A 12 y old girl was admitted 24 days after start a WHO multidrug therapy scheme (MDT; dapsone, clofazimine and rifampicin) for multibacillary leprosy. She was in a satisfactory health condition until six days before, when fever, malaise, headache and rash developed. After three days, were noted dark urine and jaundice, and WHO/MDT was discontinued. Upon hospital admission were observed fever (38.6 °C, axillary's temperature), weight = 34 kg, jaundice, oral erosions, conjunctivitis, generalized lymphadenopathy, hepatoesplenomegaly, morbiliform rash and edema of face, ankles and hands. The main laboratory data on admission included: hemoglobin, 8.4 g/dL; WBC, 15,710 cells/mm^sup 3^, without atypical lymphocytosis or eosinophilia; platelet count, 100,000 cells/mm^sup 3^; serum aspartate aminotransferase, 1,013 IU/L [reference value (RV) ≤ 46 IU/L]; alanine aminotransferase 1,406 IU/L (RV ≤ 38 IU/L); gamma-glutamyl transpeptidase, 228 mg/dL (RV ≤ 35 mg/dL); alkaline phosphatase, 672 IU/L (RV ≤ 447 IU/L); direct bilirubin, 21.5 mg/dL (RV ≤ 0.2 mg/dL); indirect bilirubin, 5.6 mg/dL (RV ≤ 0.8 mg/dL) and INR = 1.49 (RV ≤ 1.25). Following, the clinical conditions had deteriorated, developing exfoliative dermatitis, hypotension, generalized edema, acute renal [creatinine = 1.76 mg/dL (RV ≤ 1.1 mg/dL); urea = 62 mg/dL (RV ≤ 47 mg/dL)] and hepatic failure (INR = 4.87), pancytopenia, intestinal bleeding, needing adrenergic drugs, replacement of fluids and blood product components (red blood cells, platelets and frozen fresh plasma) and antibiotics due to pneumonia, urinary tract infection (Escherichia coli and Serratia marcescens), and bacteremia (Enterococcus faecium). Ten days after admission she started to improve. Subsequent laboratory studies revealed normal or negative results: Hepatitis A, B, C; CMV and EBV serological screens; CD4/CD8 ratio; scrum complement (C4) level; haptoglobine; rheumatoid factor and antinuclear antibody liters. Serum tests for blood dapsone level, methemoglobin, glucose-6-phosphate dehydrogenase assay, skin biopsy, treatment with corticosteroids or dapsone provocation tests were not performed. At day 31st of hospitalization, she restarted treatment with clofazimine and rifampicin without any adverse effect, and was discharged to home at day 39th. Before start these drugs, high IgE levels (> 500 IU/mL; RV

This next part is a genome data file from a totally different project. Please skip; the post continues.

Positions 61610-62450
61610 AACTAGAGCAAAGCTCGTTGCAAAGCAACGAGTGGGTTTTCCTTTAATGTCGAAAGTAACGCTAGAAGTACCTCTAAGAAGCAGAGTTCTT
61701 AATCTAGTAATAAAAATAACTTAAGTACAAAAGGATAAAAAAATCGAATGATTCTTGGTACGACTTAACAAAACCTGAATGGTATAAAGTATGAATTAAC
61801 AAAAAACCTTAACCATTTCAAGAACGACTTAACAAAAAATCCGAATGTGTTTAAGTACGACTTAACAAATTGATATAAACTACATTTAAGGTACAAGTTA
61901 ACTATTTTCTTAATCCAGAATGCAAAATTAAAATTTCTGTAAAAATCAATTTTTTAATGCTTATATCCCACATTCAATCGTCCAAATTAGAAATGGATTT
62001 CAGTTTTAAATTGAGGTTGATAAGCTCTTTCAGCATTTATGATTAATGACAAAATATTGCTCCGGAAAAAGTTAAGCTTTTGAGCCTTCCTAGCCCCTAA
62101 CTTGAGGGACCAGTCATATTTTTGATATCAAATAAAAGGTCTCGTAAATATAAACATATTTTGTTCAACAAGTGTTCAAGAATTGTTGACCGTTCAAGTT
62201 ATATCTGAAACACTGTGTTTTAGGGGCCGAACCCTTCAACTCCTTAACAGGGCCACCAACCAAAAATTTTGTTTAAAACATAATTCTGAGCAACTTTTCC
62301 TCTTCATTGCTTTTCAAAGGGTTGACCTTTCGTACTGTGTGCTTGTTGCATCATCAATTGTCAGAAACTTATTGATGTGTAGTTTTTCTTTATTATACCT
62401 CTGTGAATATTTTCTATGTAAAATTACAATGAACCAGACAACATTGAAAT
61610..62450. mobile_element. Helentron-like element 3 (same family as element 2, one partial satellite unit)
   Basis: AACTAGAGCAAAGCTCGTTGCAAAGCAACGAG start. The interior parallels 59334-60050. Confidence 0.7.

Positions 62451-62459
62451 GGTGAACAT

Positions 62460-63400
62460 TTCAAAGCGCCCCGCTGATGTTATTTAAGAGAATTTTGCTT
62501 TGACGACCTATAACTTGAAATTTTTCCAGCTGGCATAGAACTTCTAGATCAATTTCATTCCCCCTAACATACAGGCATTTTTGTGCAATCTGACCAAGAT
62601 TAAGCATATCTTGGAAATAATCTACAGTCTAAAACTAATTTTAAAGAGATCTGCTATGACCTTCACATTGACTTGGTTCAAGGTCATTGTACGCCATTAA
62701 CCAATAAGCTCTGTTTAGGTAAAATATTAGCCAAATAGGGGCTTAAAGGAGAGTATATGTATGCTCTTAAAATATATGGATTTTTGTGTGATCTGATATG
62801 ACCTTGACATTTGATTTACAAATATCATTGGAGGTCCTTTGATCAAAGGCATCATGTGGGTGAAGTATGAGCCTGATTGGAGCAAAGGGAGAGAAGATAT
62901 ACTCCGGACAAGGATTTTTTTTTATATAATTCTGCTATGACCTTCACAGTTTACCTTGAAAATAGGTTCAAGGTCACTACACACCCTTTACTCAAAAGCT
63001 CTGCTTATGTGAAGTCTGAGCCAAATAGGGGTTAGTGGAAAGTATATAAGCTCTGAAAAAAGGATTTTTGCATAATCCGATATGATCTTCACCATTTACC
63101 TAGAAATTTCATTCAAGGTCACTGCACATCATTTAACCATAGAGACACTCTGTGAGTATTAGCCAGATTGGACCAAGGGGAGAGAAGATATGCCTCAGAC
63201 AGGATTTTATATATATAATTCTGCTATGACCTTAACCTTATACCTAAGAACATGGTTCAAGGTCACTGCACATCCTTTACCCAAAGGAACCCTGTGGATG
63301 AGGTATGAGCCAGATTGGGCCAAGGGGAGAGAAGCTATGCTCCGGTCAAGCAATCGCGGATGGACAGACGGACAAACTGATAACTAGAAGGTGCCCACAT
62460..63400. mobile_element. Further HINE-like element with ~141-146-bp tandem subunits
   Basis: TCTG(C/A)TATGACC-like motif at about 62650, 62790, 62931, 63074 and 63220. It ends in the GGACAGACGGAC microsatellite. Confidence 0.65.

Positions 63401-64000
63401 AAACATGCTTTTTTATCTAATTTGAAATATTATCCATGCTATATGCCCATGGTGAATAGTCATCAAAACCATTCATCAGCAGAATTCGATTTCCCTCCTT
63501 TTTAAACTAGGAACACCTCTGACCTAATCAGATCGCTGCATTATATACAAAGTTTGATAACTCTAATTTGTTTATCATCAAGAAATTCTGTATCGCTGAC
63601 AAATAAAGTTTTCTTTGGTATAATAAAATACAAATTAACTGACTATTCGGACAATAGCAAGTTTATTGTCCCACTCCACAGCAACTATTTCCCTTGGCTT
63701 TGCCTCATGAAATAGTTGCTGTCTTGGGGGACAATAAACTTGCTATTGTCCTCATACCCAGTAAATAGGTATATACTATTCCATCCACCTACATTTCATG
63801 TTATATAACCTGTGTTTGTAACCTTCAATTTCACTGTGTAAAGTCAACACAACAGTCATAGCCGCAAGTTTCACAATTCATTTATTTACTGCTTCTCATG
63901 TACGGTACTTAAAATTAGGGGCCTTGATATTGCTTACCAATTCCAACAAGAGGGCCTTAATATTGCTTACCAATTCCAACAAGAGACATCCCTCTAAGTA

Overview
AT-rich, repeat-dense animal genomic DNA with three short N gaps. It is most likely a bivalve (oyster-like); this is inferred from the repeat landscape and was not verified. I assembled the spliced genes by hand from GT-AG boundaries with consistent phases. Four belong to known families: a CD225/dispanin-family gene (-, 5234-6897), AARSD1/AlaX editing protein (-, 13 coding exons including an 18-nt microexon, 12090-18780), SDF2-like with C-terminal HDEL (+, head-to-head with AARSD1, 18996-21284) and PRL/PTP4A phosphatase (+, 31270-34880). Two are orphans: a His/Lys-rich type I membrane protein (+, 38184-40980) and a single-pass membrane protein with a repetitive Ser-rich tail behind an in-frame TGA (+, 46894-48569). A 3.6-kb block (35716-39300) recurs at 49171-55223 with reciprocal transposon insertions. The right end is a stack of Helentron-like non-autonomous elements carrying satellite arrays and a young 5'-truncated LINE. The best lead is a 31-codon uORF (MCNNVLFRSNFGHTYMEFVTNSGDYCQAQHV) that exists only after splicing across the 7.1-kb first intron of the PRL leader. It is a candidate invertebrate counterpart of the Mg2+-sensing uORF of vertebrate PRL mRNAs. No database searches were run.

Drugs most frequently causing hypersensitivity syndrome include anticonvulsants, such as phenynloin and carbamazcpine; sulphonamide antibiotics and sulfoncs^sup 18^. DHS is characterized by the sudden onset of papular or exfoliative rash, accompanied by fever, malaise and weakness, followed by jaundice, tenderness of liver and lymphadenopalhy, resembling infectious mononucleosis. Anemia, oral erosions, conjunctivitis, splenomegaly, eosinophilia, atypical lymphocytosis, and rise of liver enzymes are other corroborative findings1-5,7-8,14,17-25. It is important emphasize that all those features need not necessarily be present10,12,14,18-19,21,25. LETA et al.14, performed a systematic review of the diagnostic criteria for DHS (33 papers, N = 105 cases, 1956-2001), showing that 59% of these 105 cases could be classified as complete DHS forms (fever, rash, lymphadenopathy and hepatitis). This study also revealed that most of the patients with complete DHS forms presented leprosy (90%), classified as paucibacillary (71%)14. In general, DHS occur three to six weeks after start the administration of dapsone, and subside with the cessation of this drug12,14,18. The course of DHS is variable, but it may last for four weeks or more12,14,18, being fatal in some cases7-9,14,20,23, with a mortality rate estimated in 13%14. In addition, intercurrent infections may worse the clinical outcome8, similar to herein described.